The Beatles Story
It’s an amazing period we live in, one where great comics from all eras are reprinted in book format and much more easily available than they used to be. The flip side of that boom in collected format is that a lot of publishers are sweeping the corners of the archives to find anything that might reach an audience.
The Beatles Story feels like a cash-in, but that may be a side effect of how work from an earlier era wasn’t designed to be effective in long form later. These pieces were originally published in 1981 in weekly installments in Look-In magazine, a publication aimed at young people featuring information on TV shows and pop stars.
This non-fiction comic presents the formation of the band, getting started with recording, working to break through, and the beginning of Beatlemania. Although the films and later albums and fights and eventual break-up are mentioned, the focus is on the early years. Those are the more pleasant memories, chosen perhaps because, when this was originally published, John Lennon had been dead only a year.
The history is superficial, as it would have to be in only fifty pages. Events come fast, without much space to think about what changes would feel like to live through. Because this was written for a younger audience by Angus Allan, the more unpleasant aspects, such as John Lennon’s troubled relationship with his mother, or Stu Sutcliffe’s death, are glossed over or mentioned in passing. And it’s three-quarters of the way through when we hear of the Beatles breaking in America by playing on Ed Sullivan’s show.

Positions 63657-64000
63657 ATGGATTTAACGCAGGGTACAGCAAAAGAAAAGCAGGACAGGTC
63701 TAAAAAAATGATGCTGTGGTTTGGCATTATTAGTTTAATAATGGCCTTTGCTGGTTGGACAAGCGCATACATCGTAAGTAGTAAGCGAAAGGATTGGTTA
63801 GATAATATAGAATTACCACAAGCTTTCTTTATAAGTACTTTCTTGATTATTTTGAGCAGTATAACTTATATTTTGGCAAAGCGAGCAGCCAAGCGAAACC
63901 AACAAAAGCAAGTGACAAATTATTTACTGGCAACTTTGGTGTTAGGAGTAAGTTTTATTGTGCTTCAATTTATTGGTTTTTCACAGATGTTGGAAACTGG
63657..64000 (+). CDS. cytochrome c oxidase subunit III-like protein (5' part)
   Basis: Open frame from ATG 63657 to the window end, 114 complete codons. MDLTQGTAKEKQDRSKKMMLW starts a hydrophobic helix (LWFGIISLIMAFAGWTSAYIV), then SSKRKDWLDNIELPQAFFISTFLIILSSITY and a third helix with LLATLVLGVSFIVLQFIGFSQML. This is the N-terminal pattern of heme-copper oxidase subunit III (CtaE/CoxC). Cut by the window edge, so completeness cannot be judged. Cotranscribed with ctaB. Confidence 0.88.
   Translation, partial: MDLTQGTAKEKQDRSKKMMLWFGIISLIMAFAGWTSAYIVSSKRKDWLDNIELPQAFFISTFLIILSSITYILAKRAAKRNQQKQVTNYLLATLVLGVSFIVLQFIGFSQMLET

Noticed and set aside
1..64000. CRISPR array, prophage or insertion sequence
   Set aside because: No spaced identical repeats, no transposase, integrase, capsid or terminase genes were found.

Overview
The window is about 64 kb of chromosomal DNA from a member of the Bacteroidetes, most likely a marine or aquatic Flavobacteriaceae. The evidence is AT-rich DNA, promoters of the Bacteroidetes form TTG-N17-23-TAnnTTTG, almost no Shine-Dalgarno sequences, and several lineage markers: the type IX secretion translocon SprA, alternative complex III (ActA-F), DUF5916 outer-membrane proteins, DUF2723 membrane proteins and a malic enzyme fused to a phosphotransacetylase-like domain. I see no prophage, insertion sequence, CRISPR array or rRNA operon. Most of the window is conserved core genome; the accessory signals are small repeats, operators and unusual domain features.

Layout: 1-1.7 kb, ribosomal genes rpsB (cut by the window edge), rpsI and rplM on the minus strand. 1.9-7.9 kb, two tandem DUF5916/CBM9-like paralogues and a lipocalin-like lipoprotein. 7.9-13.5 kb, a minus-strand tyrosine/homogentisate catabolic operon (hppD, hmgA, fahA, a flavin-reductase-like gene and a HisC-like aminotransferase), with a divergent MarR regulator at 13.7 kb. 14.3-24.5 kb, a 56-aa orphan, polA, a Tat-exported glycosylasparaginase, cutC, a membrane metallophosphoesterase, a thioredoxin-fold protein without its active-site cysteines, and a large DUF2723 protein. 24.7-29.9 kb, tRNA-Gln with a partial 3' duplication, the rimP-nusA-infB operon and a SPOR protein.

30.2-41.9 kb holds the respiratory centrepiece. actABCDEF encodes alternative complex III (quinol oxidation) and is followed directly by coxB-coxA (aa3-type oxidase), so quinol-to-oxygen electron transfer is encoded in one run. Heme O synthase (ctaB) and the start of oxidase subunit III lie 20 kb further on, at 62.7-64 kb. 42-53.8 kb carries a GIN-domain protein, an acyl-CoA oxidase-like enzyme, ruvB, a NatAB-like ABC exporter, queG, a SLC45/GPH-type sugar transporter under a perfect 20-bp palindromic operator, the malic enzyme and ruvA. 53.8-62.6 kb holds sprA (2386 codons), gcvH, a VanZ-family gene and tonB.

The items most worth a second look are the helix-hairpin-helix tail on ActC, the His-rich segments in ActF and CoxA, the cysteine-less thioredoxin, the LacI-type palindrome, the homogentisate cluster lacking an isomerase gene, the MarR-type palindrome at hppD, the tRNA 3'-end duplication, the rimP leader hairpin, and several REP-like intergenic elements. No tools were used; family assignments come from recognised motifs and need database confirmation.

The parts that make the Beatles truly world-changing — their transformation of the rock album into concept art, the beginning of celebrity culture, moving from touring to video art, their cultural trend-setting with meditation and other lifestyle changes — are barely mentioned. Another problem, of course, is that there’s no music. It’s difficult to understand the ups and downs without a soundtrack, as their song styles changed and developed.
The reason to read this at this point would be the amazing linework of Arthur Ranson. It often appears photo-inspired or traced, but that makes sure the likenesses are correct. Many of the panels don’t really integrate the art and text, with illustrations plastered with captions.
Now that it’s been over fifty years since the band became known, one wonders what an audience will think of The Beatles Story. Older adults will already know most of what’s covered and find some of the best-known images, in particular, overly familiar. Young people may be uninterested, finding the whole thing quaint and irrelevant. Perhaps existing fans will enjoy revisiting the well-known pictures and events. (The publisher provided a digital review copy. Review originally posted at Good Comics for Kids.)